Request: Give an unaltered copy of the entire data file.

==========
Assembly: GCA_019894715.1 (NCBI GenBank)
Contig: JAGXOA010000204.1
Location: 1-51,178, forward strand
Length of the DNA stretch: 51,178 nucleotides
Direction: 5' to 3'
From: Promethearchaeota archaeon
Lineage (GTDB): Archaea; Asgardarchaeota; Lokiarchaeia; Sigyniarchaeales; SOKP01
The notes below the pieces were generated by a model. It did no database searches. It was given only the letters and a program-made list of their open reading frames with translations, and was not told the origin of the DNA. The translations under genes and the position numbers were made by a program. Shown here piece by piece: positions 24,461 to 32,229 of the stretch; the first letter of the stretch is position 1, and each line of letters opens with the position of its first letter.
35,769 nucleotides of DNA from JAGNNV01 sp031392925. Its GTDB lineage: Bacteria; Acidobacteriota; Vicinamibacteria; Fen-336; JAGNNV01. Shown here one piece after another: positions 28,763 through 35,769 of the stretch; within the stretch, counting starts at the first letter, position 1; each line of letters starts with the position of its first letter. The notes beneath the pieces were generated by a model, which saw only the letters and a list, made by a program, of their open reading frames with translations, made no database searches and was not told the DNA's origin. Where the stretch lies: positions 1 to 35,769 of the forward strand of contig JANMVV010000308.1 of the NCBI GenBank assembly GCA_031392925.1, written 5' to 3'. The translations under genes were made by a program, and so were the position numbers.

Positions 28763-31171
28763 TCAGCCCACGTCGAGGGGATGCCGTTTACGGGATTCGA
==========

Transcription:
Assembly: GCA_019894715.1 (NCBI GenBank)
Contig: JAGXOA010000204.1
Location: 1-51,178, forward strand
Length of the DNA stretch: 51,178 nucleotides
Direction: 5' to 3'
From: Promethearchaeota archaeon
Lineage (GTDB): Archaea; Asgardarchaeota; Lokiarchaeia; Sigyniarchaeales; SOKP01
The notes below the pieces were generated by a model. It did no database searches. It was given only the letters and a program-made list of their open reading frames with translations, and was not told the origin of the DNA. The translations under genes and the position numbers were made by a program. Shown here piece by piece: positions 24,461 to 32,229 of the stretch; the first letter of the stretch is position 1, and each line of letters opens with the position of its first letter.
35,769 nucleotides of DNA from JAGNNV01 sp031392925. Its GTDB lineage: Bacteria; Acidobacteriota; Vicinamibacteria; Fen-336; JAGNNV01. Shown here one piece after another: positions 28,763 through 35,769 of the stretch; within the stretch, counting starts at the first letter, position 1; each line of letters starts with the position of its first letter. The notes beneath the pieces were generated by a model, which saw only the letters and a list, made by a program, of their open reading frames with translations, made no database searches and was not told the DNA's origin. Where the stretch lies: positions 1 to 35,769 of the forward strand of contig JANMVV010000308.1 of the NCBI GenBank assembly GCA_031392925.1, written 5' to 3'. The translations under genes were made by a program, and so were the position numbers.

Positions 28763-31171
28763 TCAGCCCACGTCGAGGGGATGCCGTTTACGGGATTCGA